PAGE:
Brain aneurysms: What to know about this dangerous condition
An aneurysm is a weak spot on the wall of the blood vessels in the brain, which can cause severe damage – even death – if it ruptures. Neurosurgeon Jan Vargas, MD, provided some quick facts about aneurysms and what you can do to protect your health.
“An estimated 6.5 million people in the United States have an un-ruptured brain aneurysm, or 1 in 50 people,” said Dr. Vargas. In 95% of cases, the cause is not clearly understood, and about 5% of cases have a hereditary or genetic component. “If a family history of cerebral aneurysms exists in two first-degree relatives, such as siblings or parents, it is recommended that all family members undergo screening via CT angiography or MR angiography,” he said.
What are the risk factors?
Dr. Vargas said there are several risk factors that contribute to the formation, growth and rupture of cerebral aneurysms, including:
- High blood pressure
- Having an immediate relative with a history of a cerebral aneurysm
What are the symptoms?
“Most aneurysms do not cause any symptoms unless they burst, or unless they grow large enough to put pressure on surrounding structures in the brain,” said Dr. Vargas. “Many are found by chance or incidentally, usually during CT angiography, MRI, or diagnostic angiography performed for other reasons.”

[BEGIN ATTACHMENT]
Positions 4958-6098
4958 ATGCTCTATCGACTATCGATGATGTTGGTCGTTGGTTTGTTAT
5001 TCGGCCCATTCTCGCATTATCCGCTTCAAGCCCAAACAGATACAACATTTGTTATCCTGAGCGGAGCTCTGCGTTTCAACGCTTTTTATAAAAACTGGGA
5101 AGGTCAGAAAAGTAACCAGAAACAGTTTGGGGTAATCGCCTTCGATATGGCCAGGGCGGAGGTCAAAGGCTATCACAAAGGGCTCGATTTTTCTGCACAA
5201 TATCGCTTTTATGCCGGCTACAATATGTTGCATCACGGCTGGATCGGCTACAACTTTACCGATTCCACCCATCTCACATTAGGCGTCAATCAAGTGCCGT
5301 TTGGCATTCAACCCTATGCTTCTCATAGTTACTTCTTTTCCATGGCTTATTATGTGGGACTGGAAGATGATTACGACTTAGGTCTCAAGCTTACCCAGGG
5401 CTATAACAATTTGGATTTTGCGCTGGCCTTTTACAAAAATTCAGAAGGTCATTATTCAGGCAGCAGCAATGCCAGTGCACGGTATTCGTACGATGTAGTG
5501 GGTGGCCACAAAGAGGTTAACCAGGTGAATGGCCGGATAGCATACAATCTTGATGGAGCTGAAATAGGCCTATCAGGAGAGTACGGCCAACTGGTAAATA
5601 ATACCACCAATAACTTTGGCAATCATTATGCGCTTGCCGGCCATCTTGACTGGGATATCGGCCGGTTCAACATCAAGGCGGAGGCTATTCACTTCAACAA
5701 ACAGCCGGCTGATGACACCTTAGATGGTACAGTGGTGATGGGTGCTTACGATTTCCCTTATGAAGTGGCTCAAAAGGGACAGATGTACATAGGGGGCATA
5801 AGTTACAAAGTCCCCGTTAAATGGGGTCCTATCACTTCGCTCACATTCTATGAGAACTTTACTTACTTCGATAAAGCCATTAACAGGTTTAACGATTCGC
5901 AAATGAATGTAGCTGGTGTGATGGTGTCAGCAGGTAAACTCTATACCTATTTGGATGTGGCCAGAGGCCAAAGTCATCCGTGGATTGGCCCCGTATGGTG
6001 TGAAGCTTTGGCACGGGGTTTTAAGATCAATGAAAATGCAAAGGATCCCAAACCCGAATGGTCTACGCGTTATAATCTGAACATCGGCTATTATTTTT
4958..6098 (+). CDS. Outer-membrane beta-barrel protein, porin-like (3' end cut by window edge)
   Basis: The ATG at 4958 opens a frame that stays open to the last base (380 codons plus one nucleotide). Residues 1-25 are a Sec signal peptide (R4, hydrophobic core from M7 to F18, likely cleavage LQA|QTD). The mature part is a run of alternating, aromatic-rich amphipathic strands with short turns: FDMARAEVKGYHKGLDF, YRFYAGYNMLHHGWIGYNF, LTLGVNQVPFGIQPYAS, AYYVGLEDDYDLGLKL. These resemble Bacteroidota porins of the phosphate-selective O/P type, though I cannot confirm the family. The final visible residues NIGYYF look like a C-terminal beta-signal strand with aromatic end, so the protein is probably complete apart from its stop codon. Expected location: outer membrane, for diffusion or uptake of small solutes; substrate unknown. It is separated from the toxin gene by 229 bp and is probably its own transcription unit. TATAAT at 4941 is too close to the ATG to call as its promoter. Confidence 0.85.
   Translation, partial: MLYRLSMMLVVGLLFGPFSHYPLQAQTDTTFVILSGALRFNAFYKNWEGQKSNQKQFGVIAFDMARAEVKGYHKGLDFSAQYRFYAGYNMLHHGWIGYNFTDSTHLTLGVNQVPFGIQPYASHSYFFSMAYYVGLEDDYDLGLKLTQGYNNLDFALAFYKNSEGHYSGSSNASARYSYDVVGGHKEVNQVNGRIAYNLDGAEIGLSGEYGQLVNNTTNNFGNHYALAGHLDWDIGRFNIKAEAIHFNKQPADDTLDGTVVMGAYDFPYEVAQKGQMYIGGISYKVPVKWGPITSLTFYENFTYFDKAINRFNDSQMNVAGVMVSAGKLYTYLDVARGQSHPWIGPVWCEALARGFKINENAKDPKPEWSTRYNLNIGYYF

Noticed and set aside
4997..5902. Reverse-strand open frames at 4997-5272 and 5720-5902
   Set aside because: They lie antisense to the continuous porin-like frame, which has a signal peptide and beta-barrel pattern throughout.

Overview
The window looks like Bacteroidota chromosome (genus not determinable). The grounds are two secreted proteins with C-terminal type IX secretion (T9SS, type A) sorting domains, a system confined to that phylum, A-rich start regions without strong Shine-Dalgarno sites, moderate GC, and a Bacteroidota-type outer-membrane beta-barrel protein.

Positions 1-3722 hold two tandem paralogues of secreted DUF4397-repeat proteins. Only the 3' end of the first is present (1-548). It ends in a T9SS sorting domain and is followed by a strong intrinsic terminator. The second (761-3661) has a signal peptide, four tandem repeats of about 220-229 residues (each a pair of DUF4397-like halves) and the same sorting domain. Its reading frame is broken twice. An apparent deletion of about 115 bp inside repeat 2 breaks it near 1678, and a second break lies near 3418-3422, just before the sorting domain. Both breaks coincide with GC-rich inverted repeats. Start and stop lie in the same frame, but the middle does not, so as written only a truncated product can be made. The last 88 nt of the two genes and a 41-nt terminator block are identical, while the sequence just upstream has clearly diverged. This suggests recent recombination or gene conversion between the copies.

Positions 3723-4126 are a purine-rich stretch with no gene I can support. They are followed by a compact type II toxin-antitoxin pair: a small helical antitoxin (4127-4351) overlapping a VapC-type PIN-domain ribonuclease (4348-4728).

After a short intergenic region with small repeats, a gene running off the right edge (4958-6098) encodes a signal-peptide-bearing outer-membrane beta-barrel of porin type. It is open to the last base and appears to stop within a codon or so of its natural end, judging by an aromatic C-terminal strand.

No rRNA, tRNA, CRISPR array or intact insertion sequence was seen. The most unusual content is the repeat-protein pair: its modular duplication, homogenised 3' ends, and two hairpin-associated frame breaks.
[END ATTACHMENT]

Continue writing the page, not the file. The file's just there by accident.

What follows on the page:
A ruptured aneurysm can be life threatening. The first sign of a ruptured aneurysm is called “subarachnoid hemorrhage,” or bleeding into the spaces surrounding the brain. This can cause:
- Headaches – often described as the worst headache of one’s life
- Stiff neck
- Nausea or vomiting
- Loss of consciousness
- In more severe cases, coma and death
Dr. Vargas said it’s important to call 911 right away. “Bleeding usually stops not long after the rupture due to the build-up of pressure within the skull. However, if the aneurysm were to burst again the chance of survival decreases dramatically. It is important that ruptured aneurysms are treated within 24 to 48 hours of rupture.”
How is an aneurysm treated?
The goal of treatment for ruptured and un-ruptured aneurysms is to prevent blood from flowing into the aneurysm. There are two treatment options for a cerebral aneurysm:
Open surgery in which a window is made in the bone, the aneurysm is exposed, and a metal clip is placed across the base of the aneurysm. Afterward, the bone is replaced.
Endovascular embolization is a minimally invasive treatment in which small tubes (catheters) and wires are placed inside the arteries in the body and navigated into the arteries within the brain using live X-rays. Once there, the aneurysm is either filled with platinum coils to prevent blood from flowing into the aneurysm, or special stents are placed within the artery to redirect flow away from the aneurysm (called flow diversion). Once blood flow into the aneurysm is reduced, the risk of rupture decreases dramatically to a fraction of a percent.
After an aneurysm is treated, periodic checks are performed to ensure the aneurysm does not continue to grow or recur.
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